He claimed he knew a 15-year-old gay youth who was chased from his home and community after his sexual preference was discovered. One night, while on the streets, the police accosted him, beat him and chased he and others like him away from their corner. The teen reportedly took refuge in the home of someone he knew, sleeping in a back room. However, even there he was not safe as he was stabbed to death in a mysterious incident.
"He didn't have anywhere to go, or anyone to help him. If JFLAG or JAS(L) did help him when him family put him out, he would still be alive today," said his friend.
"...That organisation was built to protect the rights of gays in Jamaica, but now we are not able to go there and access anything. They not protecting us at all. Once we could go there and access services and make reports and then they would try to venture out and see what they could do to uphold the rights of the gays," another young man said.
But Lewis insists that his organisation still does what it can for those gay males in need as long as they are well-behaved.
"Anyone who has not violated the rules because of bad behaviour has not been denied access to our services as far as I know."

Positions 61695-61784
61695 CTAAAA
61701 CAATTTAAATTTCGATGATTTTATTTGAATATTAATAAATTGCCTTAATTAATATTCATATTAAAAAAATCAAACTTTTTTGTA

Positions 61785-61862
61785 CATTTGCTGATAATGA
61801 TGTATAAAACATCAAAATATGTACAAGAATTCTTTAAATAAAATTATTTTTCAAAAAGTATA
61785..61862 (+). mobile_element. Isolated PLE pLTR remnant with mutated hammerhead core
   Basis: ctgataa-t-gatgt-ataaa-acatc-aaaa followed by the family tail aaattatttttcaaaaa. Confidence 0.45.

For JASL, Levermore said: "We have generated a list of about seven guys that are, in fact, banned from the AIDS Support property," she said.
"However, that does not prohibit us from bringing the services to them. And from time to time we do have outreach where we take some of the services out to the guys. The seven in particular, they fight, they quarrel, they stab up (each other) and you name it. And they just behave in a manner that is just not appropriate for even in your home."
She said the ban had to be imposed as their outrageous behaviour was a turn-off to those legitimately seeking help from the organisation.
"It pushes our other clients away from seeking our services because of these same guys... when the other clients come, they have to put up with the kind of behaviour that these guys carry on with. Other than that, it makes it a very unhealthy environment for the staff at Jamaica Aids Support for Life. We have in many ways asked, begged, solicited, (be)friend(ed), we have tried everything to get these guys to understand that their behaviour is unacceptable and we have asked them to amend, adjust, all of that to no avail."
She said as recently as last August 6, there was an altercation involving some MSM (men who have sex with men) that resulted in someone being stabbed on the property.
She insisted that it was not a permanent ban and her organisation had not cut its services to the gay homeless population in New Kingston.
"Usually a ban is for a period of time. It's not that they are totally restricted. Depending on the offence there would be a time frame affixed. Many times we have had to call the police or the security company that does monitoring for us. We have to be panicking every minute when these guys are fighting on the property.
"So once it gets out of hand, it's usually things that are an offence against the law, and then we have to put some restrictions in place, especially after we would have intervened and asked them to cease and desist and the behaviours continue."